It was just one of those really weird little cultural differences that takes you by surprise.

Oh, yes, that terrible American country music band – The Pretenders, who were mostly English (I think.).

Well, I just followed up The Pretenders with The New York Dolls and then Bonnie Raitt. Thank heavens I didn’t try that. It could have been a diplomatic crisis.

I guess it’s self-evident, but we all like our own taste, don’t we.

And just because – here’s one of my favorite songs by some of New York City’s prettiest gentlemen:

I remember sitting up to watch Don Kirshner’s Rock Concert when I was a kid. (Happened to catch the sign in the background.)

I’m not going to say that I intend to write more because I’ve written it so many times it’s starting to sound ridiculous to me. However, this time I have a excuse!

Within the past year, my landlord has gone from bad to worse – or maybe I’ve just lost patience. In any case, I’ve become convinced that the building is so poorly maintained as to be a little bit hazardous. I’ve become extremely sensitive to building disasters in my neighborhood. They’re much more common than you’d think. If there isn’t a large loss of life, it barely makes it to the paper. On my way to get groceries the other day, I walked by a building going up in flames. A fire in an apartment on the third floor spread to the fourth and fifth and seriously threatened the neighboring buildings. I overheard a woman on the sidewalk say that her mother was trapped inside. She looked about my age, so I’m guessing her mother is not young. Fortunately, only one resident and six firefighters were injured and no one was killed. It barely registered on the news. (Article.)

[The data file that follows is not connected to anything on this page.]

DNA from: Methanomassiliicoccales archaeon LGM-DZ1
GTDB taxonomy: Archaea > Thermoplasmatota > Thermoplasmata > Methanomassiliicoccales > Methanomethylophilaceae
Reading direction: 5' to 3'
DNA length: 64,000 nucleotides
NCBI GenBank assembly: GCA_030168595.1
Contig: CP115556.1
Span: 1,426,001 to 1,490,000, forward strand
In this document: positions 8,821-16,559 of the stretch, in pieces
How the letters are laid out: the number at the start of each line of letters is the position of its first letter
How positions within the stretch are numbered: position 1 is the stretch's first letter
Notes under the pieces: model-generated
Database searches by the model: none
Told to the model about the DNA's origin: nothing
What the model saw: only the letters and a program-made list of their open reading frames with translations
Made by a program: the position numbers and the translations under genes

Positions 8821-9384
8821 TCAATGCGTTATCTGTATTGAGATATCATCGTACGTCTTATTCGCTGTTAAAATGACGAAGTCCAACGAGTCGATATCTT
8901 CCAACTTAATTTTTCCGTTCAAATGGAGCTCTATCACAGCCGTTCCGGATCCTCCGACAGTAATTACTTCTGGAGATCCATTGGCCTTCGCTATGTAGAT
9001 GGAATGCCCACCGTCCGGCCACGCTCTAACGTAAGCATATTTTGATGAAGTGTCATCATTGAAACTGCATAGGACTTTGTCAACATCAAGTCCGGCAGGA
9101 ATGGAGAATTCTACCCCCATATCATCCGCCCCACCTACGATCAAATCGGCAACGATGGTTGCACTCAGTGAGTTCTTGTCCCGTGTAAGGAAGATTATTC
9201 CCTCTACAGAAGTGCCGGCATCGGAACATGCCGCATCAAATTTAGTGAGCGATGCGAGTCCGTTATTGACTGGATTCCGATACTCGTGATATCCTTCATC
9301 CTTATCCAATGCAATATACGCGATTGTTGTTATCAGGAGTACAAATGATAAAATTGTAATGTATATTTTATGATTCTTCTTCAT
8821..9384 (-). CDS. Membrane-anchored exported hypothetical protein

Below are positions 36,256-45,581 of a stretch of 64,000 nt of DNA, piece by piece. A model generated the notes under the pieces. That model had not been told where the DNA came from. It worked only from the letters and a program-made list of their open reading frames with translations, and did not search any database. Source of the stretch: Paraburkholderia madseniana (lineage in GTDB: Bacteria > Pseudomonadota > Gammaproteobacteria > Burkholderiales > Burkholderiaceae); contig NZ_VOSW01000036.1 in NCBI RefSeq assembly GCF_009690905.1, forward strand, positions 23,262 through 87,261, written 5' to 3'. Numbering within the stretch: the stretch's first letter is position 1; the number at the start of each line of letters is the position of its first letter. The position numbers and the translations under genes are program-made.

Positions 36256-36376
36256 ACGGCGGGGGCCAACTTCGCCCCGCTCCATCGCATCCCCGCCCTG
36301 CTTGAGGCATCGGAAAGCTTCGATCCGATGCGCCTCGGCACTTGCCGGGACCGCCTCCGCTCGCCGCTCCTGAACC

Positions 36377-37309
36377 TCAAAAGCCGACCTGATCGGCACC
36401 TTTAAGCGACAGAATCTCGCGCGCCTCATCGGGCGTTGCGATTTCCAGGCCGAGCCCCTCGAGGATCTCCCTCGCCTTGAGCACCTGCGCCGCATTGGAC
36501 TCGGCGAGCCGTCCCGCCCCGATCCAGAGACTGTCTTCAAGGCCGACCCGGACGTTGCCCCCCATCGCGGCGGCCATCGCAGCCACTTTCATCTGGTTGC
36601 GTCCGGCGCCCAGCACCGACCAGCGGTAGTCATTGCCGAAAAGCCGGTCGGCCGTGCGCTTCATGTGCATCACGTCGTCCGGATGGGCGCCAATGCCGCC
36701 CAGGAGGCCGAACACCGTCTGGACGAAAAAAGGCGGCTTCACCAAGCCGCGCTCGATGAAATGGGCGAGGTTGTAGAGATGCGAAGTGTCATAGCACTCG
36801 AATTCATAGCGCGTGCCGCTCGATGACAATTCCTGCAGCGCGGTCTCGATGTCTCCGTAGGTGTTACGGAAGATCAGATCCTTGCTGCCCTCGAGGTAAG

Until recently, the landlord was storing items in the stairwells, which are the only exits in case of a fire. I called the city and the fire department was here the next day. Generally, the city has been good and responsive. The stairs were cleared and light bulbs were replaced. However, it’s only a couple of weeks later and some light bulbs are out again. Don’t ask me why. I’ve ceased trying to understand how my landlord messes things up so badly. Greed alone doesn’t explain it. It’s some unique combination of cupidity and incompetence. My intercom hasn’t worked since at least August. They’ve hired a locksmith to fix it. The locksmith has been here at least ten times, and that’s not including the several appointments that were never kept. It’s annoying that for over six months I’ve had to let people into my apartment at seemingly random intervals in a Sisyphean quest to fix the intercom. I presume that the landlord is paying the locksmith. Aren’t they at least annoyed that the locksmith appears to be utterly incapable of fixing the lock.